ood and pleasant horseback excursions in the company of our lady acquaintances.
On the 21st I had an agreeable surprise in a visit from a fellow-countryman, Captain Scheibert, of the Prussian engineers.
He had been sent on a mission by his Government to take note as an eyewitness of the operations of the war, and derive what prof before we could recover these precious parts of my accoutrement.
Our evenings were mostly passed in the village, in the company of our lady acquaintances, whom Scheibert delighted by his excellent pianoforte-playing, to say nothing of the amusement they derived from his original practice with the idiom and pronunciation of the Ened this point about nightfall, and here General Stuart decided to leave the regiment behind, and, accompanied only by myself, some members of the Staff, whom Captain Scheibert volunteered to join, and a few couriers, to ride across through the woods to General R. E. Lee's headquarters, which, as the crow flies, were about twelve mi
arily established his headquarters.
Here we found General Lee and Stuart seated by a small bivouac-fire discussing the day's events, and speculating on the chances of a continuation of the battle; and here, too, I found my Prussian friend, Captain Scheibert, greatly elated over an adventure he had met with in the early part of the day, his original way of recounting which greatly amused us all.
He had been riding my black horse, for which he had a particular affection; and in the hope of pons of the armies, he started off straight in the direction of the enemy; and coming up to a small plantation, where he made sure he should find all he wanted, he encountered six Yankees, armed with muskets, coming out of the house towards him. Scheibert, well aware that the worst thing he could do would be to turn tail, with admirable presence of mind drew his sword; and, flourishing it wildly over his head, rode up to the astonished Yankee, crying out, in broken English, Surrender, you scound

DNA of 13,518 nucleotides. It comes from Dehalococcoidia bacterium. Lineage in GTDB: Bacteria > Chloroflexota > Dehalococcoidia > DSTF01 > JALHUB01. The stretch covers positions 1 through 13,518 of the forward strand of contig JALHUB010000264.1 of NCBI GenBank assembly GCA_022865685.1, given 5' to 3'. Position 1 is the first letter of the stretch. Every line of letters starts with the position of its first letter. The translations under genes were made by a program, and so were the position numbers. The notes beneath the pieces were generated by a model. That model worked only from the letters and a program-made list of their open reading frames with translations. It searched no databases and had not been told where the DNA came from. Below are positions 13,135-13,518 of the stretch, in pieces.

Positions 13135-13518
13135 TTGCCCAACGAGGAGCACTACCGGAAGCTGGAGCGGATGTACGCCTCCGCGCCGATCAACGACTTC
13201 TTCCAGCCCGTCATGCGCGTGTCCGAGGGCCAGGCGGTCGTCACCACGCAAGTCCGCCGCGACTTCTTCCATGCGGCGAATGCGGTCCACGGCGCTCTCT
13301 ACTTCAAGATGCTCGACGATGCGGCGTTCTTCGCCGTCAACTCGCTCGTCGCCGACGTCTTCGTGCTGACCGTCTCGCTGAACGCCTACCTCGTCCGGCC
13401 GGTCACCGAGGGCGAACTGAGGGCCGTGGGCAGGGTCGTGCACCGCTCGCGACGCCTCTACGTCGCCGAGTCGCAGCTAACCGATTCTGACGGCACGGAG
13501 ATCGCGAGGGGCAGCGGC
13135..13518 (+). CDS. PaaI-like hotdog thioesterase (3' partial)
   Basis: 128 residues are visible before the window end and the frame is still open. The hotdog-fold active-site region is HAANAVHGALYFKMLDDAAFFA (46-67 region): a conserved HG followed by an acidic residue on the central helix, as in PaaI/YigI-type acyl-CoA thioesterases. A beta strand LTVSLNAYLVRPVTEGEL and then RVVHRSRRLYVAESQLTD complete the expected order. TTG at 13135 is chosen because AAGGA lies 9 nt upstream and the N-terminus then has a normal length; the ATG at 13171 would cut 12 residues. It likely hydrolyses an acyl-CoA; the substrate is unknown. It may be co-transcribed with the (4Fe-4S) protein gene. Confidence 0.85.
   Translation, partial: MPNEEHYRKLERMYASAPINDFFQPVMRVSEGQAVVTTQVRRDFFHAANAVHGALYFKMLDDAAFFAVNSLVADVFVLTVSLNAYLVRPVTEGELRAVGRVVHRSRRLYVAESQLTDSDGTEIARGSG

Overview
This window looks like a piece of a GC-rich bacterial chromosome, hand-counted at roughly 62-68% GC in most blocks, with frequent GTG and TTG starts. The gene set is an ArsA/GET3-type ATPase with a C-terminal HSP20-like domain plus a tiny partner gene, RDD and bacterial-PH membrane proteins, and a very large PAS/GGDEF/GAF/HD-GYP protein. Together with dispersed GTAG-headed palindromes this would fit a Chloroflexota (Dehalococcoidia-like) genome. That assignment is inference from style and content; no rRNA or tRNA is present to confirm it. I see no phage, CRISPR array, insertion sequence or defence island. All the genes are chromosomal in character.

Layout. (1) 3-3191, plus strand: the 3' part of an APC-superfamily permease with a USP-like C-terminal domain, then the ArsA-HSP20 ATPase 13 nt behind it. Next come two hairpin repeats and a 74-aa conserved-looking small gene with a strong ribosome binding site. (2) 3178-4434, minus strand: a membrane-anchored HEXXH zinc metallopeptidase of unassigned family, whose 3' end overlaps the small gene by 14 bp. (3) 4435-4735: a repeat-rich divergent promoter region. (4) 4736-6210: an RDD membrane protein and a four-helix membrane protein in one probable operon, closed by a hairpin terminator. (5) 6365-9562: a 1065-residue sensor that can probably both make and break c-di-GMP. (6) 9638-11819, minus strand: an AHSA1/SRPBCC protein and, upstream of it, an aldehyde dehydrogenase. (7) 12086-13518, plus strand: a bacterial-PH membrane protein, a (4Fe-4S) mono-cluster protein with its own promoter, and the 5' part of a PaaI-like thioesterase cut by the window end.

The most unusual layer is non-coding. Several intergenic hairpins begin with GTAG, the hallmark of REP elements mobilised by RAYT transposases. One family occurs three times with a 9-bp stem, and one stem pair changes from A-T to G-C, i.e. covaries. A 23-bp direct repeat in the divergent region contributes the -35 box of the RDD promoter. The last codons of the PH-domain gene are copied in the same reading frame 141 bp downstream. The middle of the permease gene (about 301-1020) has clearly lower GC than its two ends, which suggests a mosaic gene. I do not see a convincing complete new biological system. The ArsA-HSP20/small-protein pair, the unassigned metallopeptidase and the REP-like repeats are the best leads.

sent my courier out into the street, but the report was always, Nothing heard of the General yet.
The battle seemed raging in the immediate vicinity, and the shells bursting right over the village, when, to my great joy, my Prussian friend Captain Scheibert entered my room.
At the first news of my misfortune, he had hastened from the distant headquarters of our army, bringing along with him General Longstreet's private ambulance, which the latter had placed at my disposal, sending me at the sthe battle-field and our men everywhere in rapid retreat; the Federals, in hot pursuit, being not more than 500 yards from us, and their bullets frequently whizzing round our ears.
The ambulance-driver did his best to get out of the way, while Scheibert and my servant Henry, who was leading my horses, in trying to keep up with us, presented a scene in which over-anxiety assumed a comical aspect.
The Captain with the flat of his sword was thrashing the mule Kitt, who was kicking and plunging i